As of this writing, around 190 Palestinians have been killed in the current, eight-day Hamas-Israel war. That’s about twenty-seven people per day – including combatants – compared to 4,000 innocents killed per day in the Holocaust. Every civilian death is terrible, but the Nazi analogy is void and inapplicable.

Second, the distinguishing and lasting horror of the Holocaust was the conscious, concerted effort to rout out and annihilate a population totally unrelated to the war. Certainly many Holocaust victims were killed ad hoc at the front. However, millions of Jews and other “undesirables” were herded into ghettos where they were left to die en masse of disease and hunger. Those who survived the ghettos or were found elsewhere were shipped by railroad cattle cars to concentration camps where they were gassed to death, worked to death, or again died of hunger, disease and exposure. Whether murdered as targets of opportunity collateral to actual battle, or in bulk far in the rear, Holocaust victims were not unintended victims of otherwise legitimate military operations.

In short, the Nazis’ intentional, systematic extermination of undesirables had no military rationale, but the extermination itself was the goal.

The differences are absolute. Hamas and Israel are at war – Hamas has fired around 1,000 rockets from Gaza at Israeli population centers in the last week and Israel has bombed military targets in Gaza. All of the casualties in Gaza have been either military personnel or unintended victims of attacks on military targets. Israel pursuing valid military aims and causing civilian casualties in the process bears no comparison to the Holocaust.

Further, there is zero evidence that Israel intends to harm civilians. Far from targeting civilians, Israel makes every possible effort to prevent civilian casualties. Israeli pilots are authorized to call of strikes in progress if civilians are present, and have done so. Even the U.N. has acknowledged that Israel warns civilians of forthcoming strikes on nearby military targets so that civilians can evacuate the danger zone. Col. Richard Kemp testified to the Israel’s historically unprecedented efforts to avoid civilian casualties in 2012.

In addition, Hamas itself contributes to Palestinian civilian casualties. Hamas maximizes the overlap between military and civilian areas by placing military bases, munitions and rocket launchers in population centers. A recent Hamas video asked Gaza residents not to post photographs of Hamas fighters firing rockets “from the middle of town.” When Israel warns of the civilian population of imminent attacks on military targets, Hamas has civilians mass and form human shields at the targeted infrastructure. Using human shields in this manner is, of course, a war crime, but Hamas hopes to either ward of Israeli strikes or inflate civilian casualties for propaganda purposes.

For Hamas and its supporters and defenders, propaganda is the key. Comparing Israel to the Nazis, and the Israeli war effort to the Holocaust evokes a powerful sense not only of good versus evil, but of the evil being even greater, even viler and crueler, as the former victim becomes the perpetrator.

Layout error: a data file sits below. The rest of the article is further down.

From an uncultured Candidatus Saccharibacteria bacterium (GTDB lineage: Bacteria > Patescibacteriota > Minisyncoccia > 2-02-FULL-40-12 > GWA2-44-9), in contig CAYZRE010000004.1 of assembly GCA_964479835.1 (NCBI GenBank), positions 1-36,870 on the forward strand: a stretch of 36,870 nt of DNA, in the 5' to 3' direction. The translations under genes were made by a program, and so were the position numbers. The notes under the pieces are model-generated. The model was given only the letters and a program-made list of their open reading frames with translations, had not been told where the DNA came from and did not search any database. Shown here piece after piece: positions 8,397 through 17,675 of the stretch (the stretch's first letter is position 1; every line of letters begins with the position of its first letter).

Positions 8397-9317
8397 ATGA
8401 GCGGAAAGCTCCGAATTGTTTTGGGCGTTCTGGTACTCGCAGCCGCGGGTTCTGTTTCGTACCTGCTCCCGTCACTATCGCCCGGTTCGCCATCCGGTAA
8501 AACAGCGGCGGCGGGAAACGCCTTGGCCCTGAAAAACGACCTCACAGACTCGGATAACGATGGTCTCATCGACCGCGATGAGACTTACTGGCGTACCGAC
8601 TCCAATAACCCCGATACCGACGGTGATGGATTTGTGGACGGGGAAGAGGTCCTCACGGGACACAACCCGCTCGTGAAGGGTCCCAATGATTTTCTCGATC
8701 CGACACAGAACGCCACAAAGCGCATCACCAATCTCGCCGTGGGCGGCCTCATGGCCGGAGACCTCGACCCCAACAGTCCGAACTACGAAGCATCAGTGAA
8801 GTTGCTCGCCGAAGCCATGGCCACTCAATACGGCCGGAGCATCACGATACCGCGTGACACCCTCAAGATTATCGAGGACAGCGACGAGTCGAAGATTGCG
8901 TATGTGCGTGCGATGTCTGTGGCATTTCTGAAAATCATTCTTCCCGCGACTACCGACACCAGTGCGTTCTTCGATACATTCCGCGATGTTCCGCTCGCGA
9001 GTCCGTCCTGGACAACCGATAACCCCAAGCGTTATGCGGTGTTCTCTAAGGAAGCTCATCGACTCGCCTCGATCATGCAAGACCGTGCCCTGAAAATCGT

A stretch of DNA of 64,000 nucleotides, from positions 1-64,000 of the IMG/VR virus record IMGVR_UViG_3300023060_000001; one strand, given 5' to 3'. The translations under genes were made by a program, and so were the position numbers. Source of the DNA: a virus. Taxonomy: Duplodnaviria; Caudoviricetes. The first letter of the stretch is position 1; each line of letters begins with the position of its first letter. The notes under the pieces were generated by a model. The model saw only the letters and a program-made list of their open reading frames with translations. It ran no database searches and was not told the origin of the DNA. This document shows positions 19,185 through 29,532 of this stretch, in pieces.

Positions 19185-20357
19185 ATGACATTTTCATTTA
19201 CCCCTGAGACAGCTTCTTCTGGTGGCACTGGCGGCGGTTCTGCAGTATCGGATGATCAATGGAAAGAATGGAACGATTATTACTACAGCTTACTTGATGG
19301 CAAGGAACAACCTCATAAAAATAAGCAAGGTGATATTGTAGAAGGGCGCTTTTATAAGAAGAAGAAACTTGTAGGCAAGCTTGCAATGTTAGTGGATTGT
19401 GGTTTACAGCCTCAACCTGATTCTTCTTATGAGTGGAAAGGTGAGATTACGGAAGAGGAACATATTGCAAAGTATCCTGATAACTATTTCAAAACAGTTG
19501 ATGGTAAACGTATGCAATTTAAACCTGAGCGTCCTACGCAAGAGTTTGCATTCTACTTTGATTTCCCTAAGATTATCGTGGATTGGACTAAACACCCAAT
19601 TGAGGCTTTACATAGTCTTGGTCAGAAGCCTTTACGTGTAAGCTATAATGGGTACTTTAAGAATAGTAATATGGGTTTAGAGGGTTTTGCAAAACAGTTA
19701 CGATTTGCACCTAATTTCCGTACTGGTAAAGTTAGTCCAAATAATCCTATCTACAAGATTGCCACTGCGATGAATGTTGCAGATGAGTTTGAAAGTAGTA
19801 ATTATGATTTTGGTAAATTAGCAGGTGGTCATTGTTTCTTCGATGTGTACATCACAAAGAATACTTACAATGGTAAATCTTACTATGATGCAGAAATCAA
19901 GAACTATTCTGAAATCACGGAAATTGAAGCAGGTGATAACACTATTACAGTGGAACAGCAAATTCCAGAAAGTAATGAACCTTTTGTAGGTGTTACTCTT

But it’s a lie. Without even delving into Hamas’s terrorist nature (it is a designated terrorist organization in the U.S., Canada, the European Union, Japan, Jordan and Egypt), the origins of the current conflagration or the history of Israel’s withdrawal from Gaza, it is obvious from objective facts that accusations of genocide are pure falsehood.

United Against Peace

The April 23, 2014, Agreement to form a unity government between the PA and Hamas must finally dispel any illusion that the Palestinians are interested in peace with Israel. Before the agreement, Israel and the PA might theoretically have reached a deal despite Hamas’s control of Gaza, though the parameters and durability of such a deal would be questionable at best. Now even such a myopic view is impossible.

Hamas has controlled the Gaza Strip since ousting the PA in the “Battle of Gaza” in 2007. In the years since, Israel, the United States and most of the West have had no relations with Hamas. Israel rightly refuses talks with Hamas under any circumstances. Both Israel and past U.S. administrations have threatened that a unity government between the PA (really Fatah and Mahmoud Abbas) and Hamas would be treated as a Hamas government and shunned. Under U.S. law, Hamas is a designated terrorist organization and negotiations with Hamas would be legally questionable even if desirable.

I argued yesterday that the U.S. should give up the fantasy of peace in the near term and take the long view by focusing efforts on reducing incitement in Palestinian society. The premise remains, but more so. Palestinian society must reconcile itself to Israel’s legitimacy and permanence before there can be any peace. With Hamas’s virulent anti-Semitism and Islamism dominating Gaza and presumably now having greater influence in the West Bank, the U.S. should use all of its power to reduce incitement.